Read all our market commentary, including our latest article, Stock Market Volatility: Schwab's Quick Take, on our Market Insights page, and you can follow us on Twitter at @SchwabResearch.
New York manufacturing drops, kicking off the week, consumer and housing set to be in focus
The Empire Manufacturing Index, a measure of activity in the New York region, showed the index unexpectedly fell back into a level depicting contraction (a reading below zero) last month. The index dropped to -11.6 in May from 24.6 that was posted in April and compared to the Bloomberg estimate of a decrease to 15.0. The disappointing report came as new orders and shipments both fell below zero, and the expansion in inventories slowed, along with prices paid but inflation pressures remained severely elevated. However, employment growth accelerated after the prior month's slowdown.
Treasuries were mixed and yields have been choppy as of late following a recent spike as markets anticipate tighter Fed monetary policy following the early May 50 basis point (bp) rate hike, which Schwab's Liz Ann Sonders discusses in her article, 50 Ways to Leave Your Mark.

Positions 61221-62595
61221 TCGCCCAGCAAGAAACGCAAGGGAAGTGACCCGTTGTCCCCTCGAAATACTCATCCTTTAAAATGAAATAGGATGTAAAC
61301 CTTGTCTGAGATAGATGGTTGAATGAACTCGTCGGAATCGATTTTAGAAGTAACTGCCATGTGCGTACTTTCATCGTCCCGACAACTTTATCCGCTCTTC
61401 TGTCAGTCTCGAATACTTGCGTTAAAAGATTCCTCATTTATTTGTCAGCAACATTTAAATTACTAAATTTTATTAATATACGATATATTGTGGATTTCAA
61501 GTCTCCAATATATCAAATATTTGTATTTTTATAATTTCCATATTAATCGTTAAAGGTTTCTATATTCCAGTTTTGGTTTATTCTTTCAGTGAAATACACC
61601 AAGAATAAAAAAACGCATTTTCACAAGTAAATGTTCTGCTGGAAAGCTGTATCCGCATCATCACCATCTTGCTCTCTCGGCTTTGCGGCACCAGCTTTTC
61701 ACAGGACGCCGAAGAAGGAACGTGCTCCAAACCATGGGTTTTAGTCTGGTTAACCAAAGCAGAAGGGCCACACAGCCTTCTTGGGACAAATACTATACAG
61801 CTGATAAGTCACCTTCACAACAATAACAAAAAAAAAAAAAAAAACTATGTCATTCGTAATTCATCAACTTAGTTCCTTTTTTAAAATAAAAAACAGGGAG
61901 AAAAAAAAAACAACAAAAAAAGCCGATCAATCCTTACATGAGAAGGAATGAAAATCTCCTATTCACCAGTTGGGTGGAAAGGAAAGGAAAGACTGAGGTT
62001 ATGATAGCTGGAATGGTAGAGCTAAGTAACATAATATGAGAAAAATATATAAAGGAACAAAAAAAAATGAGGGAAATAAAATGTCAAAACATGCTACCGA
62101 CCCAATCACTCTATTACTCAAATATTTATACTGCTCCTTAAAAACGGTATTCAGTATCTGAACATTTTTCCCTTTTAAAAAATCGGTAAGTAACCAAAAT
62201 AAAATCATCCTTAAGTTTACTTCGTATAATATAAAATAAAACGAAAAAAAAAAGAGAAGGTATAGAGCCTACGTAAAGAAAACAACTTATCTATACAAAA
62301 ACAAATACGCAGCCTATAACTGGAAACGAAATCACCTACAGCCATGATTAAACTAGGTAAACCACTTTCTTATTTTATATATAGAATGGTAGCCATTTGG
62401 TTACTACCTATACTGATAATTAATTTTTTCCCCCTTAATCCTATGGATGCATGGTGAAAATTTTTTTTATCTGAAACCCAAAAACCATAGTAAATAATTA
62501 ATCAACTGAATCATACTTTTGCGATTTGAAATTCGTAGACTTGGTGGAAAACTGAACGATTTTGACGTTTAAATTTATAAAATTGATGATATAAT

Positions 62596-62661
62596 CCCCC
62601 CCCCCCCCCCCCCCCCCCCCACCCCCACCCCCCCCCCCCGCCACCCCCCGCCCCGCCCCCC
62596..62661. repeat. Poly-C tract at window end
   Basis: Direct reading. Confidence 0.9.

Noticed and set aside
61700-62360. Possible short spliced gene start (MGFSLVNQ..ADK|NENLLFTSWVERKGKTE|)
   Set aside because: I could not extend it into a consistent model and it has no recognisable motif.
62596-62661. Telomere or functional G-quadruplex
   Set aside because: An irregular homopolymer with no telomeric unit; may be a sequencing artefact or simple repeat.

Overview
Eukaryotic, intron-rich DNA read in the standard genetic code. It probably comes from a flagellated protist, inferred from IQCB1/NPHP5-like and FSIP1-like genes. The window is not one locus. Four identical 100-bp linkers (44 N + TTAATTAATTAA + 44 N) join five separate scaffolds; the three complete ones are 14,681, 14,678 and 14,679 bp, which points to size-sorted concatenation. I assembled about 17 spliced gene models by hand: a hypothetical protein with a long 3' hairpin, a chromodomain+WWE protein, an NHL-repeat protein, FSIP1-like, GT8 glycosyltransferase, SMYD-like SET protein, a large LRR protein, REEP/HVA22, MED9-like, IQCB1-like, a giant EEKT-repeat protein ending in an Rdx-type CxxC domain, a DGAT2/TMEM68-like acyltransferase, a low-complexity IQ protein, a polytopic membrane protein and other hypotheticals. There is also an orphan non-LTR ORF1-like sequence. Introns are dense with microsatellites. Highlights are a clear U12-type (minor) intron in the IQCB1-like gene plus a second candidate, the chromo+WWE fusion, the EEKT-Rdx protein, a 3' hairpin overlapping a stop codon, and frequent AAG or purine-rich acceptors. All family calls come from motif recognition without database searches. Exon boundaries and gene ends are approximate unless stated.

As the Fed launches a series of rate hikes to try to cool off inflation, check out the latest offering from Schwab's Director of Fixed Income Collin Martin and Director of Fixed Income Strategy Cooper Howard titled 8 Questions on the Bond Market and Rate Hikes, where they provide their insight into some of the most frequently asked questions they have received this year.
The yield on the 2-year Treasury note was up 1 bp to 2.59%, while the yield on the 10-year note declined 4 bps to 2.89%, and the 30-year bond rate increased 2 bps to 3.10%.
The economic calendar for tomorrow will deliver the April retail sales report, forecasted to show a 1.0% month-over-month (m/m) increase, while sales ex-autos and ex-autos and gas are expected to post respective gains of 0.4% and 0.7%. The Fed's industrial production and capacity utilization report for April will come just before the opening bell, with the former anticipated to have advanced 0.5% m/m and the latter to nudge higher to a reading of 78.6%. After trading begins, the May NAHB Housing Market Index will be released, with economists calling for a level of 75, down from the prior month's 77 reading, and April business inventories will complete the docket, with a 1.9% m/m rise expected.